Mobile Medical Apps & Other Digital Health Technologies


Proposed research involving mobile medical applications (apps) may require additional regulatory determinations if the intended use of the app meets the FDA’s definition of a medical device. The guidance below provides the following:

  • FDA Regulatory background for these requirements.
  • Steps to take before submitting your proposal for IRB review.
  • Best practices for submitting your application for review.

Per the FDA’s guidance, and specifically per the FDA’s Policy for Device Software Functions and Mobile Medical Applications (9/27/2019):

A “mobile medical app” is a mobile app that incorporates device software functionality that meets the definition of device in section 201(h) of the FD&C Act11; and either is intended:

  • to be used as an accessory to a regulated medical device; or
  • to transform a mobile platform into a regulated medical device.

The intended use of a mobile app determines whether it meets the definition of a “device.” As stated in 21 CFR 801.4,12, intended use may be shown by labeling claims, advertising materials, or oral or written statements by manufacturers or their representatives. When the intended use of a mobile app is for the diagnosis of disease or other conditions, or for the cure, mitigation, treatment, or prevention of disease, or is intended to affect the structure or any function of the body of man, the mobile app is a device under section 201(h) of the FD&C Act if it is not a software function excluded from the device definition by section 520(o) of the FD&C Act.

FDA defines a medical device as "an instrument, apparatus, implement, machine, contrivance, implant, in vitro reagent, or other similar or related article, including a component part, or accessory which is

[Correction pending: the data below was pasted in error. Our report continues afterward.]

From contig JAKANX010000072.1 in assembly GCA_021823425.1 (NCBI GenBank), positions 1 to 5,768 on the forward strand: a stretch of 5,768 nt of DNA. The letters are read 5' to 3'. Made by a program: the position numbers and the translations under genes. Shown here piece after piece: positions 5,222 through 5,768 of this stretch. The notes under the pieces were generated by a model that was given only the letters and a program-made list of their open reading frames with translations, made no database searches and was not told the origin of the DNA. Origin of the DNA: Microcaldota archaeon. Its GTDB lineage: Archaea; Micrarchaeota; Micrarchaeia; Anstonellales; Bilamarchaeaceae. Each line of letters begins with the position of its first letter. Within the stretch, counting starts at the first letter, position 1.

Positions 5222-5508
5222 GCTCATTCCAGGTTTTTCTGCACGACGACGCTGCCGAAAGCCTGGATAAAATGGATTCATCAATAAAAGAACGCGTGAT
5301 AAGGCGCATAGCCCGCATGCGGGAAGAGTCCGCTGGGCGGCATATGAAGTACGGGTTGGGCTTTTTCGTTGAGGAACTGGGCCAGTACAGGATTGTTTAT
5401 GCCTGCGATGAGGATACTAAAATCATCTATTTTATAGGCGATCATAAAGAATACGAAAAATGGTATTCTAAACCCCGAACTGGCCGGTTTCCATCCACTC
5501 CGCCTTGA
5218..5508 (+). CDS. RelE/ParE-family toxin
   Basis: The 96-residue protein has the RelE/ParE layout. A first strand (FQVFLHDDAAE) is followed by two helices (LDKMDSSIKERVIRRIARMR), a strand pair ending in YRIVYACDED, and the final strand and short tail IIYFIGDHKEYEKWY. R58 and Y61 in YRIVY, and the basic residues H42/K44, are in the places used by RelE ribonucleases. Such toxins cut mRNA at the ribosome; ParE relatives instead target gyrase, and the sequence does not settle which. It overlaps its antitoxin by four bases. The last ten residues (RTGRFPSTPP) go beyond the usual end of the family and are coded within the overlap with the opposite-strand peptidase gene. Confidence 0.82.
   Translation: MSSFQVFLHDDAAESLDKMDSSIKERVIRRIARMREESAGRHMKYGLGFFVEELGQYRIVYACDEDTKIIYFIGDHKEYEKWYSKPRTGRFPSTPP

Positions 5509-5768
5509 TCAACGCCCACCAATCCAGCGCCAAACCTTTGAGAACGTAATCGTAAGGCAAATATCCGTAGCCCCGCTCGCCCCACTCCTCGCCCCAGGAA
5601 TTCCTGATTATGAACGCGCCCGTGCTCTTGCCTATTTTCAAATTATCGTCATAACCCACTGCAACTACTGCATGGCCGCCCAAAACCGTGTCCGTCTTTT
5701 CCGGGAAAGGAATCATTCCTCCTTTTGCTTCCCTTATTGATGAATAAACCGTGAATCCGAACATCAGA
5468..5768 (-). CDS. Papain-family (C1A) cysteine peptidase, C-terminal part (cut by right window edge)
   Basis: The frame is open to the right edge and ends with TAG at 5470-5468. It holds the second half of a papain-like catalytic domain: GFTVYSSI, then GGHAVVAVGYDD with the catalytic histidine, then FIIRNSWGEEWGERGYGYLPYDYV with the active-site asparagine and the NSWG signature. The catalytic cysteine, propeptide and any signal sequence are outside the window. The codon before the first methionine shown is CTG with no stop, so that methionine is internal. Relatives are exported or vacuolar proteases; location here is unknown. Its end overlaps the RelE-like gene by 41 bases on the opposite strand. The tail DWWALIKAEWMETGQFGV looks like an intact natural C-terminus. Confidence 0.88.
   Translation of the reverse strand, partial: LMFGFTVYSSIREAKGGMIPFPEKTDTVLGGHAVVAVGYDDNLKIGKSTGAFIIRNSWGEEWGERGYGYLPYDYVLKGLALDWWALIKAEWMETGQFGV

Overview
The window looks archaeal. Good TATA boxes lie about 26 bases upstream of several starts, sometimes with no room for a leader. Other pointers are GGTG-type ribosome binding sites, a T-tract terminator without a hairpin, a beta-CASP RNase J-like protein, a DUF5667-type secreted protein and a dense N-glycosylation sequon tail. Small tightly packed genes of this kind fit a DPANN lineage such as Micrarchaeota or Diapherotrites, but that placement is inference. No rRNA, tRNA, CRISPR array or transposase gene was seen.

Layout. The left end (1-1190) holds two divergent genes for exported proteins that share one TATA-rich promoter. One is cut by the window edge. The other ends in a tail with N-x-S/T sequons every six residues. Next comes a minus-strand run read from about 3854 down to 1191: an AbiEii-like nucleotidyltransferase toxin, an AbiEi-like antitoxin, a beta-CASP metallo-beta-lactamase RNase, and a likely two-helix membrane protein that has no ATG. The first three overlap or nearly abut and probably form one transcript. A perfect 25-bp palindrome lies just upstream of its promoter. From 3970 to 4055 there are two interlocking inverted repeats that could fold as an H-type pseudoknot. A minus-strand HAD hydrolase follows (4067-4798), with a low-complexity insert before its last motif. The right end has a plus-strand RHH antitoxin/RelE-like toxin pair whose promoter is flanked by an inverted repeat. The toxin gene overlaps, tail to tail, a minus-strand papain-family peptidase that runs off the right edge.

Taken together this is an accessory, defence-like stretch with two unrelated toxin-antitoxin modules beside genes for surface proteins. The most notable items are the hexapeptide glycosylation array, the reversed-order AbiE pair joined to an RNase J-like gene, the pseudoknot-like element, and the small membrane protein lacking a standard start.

• Recognized in the official National Formulary, or the United States Pharmacopoeia, or any supplement to them,
  • Intended for use in the diagnosis of disease or other conditions, or in the cure, mitigation, treatment, or prevention of disease, in man or other animals, or
  • Intended to affect the structure or any function of the human body or other animals, and which does not achieve any of its primary intended purposes through chemical action within or on the human body or other animals and which is not dependent upon being metabolized for the achievement of any of its primary intended purposes.”

Medical devices may include software applications that run on a desktop computer, laptop computer, remotely on a website or “cloud,” or on a handheld computer, and would be subject to these regulations.

If the mobile app is intended to be used in the diagnosis of disease or other conditions, or in the cure, mitigation, treatment, or prevention of disease, it likely meets the definition of a mobile medical app.

If you are unsure whether the app meets the definition of a Mobile Medical App, contact UCSF’s Regulatory Support Office at [email protected] or submit a Consultation Request Form for a consultation with Regulatory Support.

See “Appendix C. Examples of Software Functions that are the focus of FDA’s regulatory oversight (Device Software Functions and Mobile Medical Apps),” starting on page 24 of Policy for Device Software Functions and Mobile Medical Applications.

Please review the UCSF Device Checklist to determine what regulatory determinations your mobile health app needs.

Digital Health Technologies

The FDA defines digital health technologies (DHTs) as systems that use computing platforms, connectivity, software, and/or sensors for healthcare and related uses. These technologies span a wide range of uses, from applications in general wellness to applications as a medical device. They include technologies intended for use as a medical product, with, or as an adjunct to other medical products (devices, drugs, and biologics). They may also be used to develop or study medical products. Some DHTs may meet the definition of a medical device, while others do not.